Last week, Quebec moved to allow Muslim women prison guards to wear hijabs on the job, but it only did so as part of a settlement of a human rights complaint filed four years ago. If the issue arises in other provinces, governments should not wait for a human rights commission ruling before permitting the wearing of hijabs.
The Quebec complaint was filed by a Muslim woman in training to be a prison guard, and although permission was granted as part of a settlement between Quebec’s Public Security Department and the human rights commission, the woman’s victory is rather a hollow one – she has long since dropped her guard training and is pursuing a different career.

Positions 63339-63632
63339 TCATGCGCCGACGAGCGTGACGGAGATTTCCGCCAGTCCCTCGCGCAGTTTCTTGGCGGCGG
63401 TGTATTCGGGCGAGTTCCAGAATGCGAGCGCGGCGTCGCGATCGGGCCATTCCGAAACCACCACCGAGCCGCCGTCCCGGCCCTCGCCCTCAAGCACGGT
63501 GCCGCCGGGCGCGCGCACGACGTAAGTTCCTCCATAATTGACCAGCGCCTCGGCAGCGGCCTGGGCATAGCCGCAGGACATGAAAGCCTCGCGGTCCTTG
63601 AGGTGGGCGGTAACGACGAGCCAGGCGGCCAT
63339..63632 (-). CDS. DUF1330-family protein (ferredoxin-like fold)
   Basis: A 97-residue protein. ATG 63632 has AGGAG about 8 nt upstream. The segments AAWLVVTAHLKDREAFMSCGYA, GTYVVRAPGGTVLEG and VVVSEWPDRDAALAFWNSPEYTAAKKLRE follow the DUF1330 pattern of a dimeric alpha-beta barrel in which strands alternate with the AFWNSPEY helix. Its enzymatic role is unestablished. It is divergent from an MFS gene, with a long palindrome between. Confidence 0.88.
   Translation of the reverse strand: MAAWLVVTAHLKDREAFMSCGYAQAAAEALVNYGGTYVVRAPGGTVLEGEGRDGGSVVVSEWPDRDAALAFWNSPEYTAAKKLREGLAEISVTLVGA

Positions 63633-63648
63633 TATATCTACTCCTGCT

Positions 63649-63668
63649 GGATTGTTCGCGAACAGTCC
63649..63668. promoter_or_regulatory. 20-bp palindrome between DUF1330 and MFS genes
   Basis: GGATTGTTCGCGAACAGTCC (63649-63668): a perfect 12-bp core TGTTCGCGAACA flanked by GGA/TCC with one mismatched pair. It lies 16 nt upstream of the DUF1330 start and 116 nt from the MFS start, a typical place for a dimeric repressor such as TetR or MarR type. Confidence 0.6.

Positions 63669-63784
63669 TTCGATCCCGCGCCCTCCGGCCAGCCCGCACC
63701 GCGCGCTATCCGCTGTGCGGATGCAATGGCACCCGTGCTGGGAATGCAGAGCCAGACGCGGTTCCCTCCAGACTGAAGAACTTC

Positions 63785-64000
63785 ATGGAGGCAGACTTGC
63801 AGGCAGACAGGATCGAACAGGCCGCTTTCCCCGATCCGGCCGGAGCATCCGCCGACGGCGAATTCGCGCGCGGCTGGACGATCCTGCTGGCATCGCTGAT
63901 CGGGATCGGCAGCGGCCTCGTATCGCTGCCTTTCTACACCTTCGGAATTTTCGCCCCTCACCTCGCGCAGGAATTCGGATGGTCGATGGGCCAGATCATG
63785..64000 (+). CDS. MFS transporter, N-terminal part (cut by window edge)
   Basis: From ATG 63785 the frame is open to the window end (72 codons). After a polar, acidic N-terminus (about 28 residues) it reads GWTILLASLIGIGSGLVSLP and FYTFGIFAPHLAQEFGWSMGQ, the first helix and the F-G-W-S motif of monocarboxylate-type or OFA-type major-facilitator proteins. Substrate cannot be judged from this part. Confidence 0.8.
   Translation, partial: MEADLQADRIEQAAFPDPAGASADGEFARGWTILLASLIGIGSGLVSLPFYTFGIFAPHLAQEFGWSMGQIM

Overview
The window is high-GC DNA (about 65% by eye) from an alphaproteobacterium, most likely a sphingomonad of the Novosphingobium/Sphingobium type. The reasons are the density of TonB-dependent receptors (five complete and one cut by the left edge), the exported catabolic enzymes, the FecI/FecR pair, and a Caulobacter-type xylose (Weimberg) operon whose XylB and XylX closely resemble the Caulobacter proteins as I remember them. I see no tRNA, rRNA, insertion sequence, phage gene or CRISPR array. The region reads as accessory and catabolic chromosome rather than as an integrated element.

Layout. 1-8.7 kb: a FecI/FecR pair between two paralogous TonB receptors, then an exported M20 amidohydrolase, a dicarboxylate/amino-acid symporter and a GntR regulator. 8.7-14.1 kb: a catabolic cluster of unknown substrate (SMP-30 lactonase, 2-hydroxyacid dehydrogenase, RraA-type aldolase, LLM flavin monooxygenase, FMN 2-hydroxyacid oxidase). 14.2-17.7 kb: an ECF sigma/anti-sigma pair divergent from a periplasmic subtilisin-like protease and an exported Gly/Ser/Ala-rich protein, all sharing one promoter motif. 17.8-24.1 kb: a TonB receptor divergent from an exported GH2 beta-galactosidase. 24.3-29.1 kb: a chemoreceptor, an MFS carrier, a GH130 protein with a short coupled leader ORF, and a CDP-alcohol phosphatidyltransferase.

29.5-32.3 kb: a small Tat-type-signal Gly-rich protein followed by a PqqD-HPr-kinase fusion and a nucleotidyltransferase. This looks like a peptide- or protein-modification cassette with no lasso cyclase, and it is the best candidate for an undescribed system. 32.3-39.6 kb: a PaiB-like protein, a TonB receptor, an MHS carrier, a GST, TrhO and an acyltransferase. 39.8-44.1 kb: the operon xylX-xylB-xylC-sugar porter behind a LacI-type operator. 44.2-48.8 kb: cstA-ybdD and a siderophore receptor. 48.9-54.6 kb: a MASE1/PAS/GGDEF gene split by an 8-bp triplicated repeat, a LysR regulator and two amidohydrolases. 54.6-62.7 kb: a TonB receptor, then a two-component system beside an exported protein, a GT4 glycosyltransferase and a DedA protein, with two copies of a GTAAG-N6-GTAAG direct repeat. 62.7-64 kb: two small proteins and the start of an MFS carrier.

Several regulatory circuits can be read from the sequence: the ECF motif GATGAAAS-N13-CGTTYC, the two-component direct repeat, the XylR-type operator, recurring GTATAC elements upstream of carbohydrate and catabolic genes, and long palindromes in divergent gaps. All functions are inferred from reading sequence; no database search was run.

However, the decision will hopefully pave the way for other Muslim women interested in correctional careers, in Quebec and in the rest of Canada. Accommodating the hijab as part of a guard’s uniform is no different than allowing Sikh RCMP officers to wear their turbans instead of the regulation hats. Turbans have never interfered with the ability of a Mountie to do his job, and it will be the same for the hijab, as long as women guards wear head scarves with Velcro fastenings that allow for quick removal in an emergency.
Editorial in Calgary Herald, 2 January 2012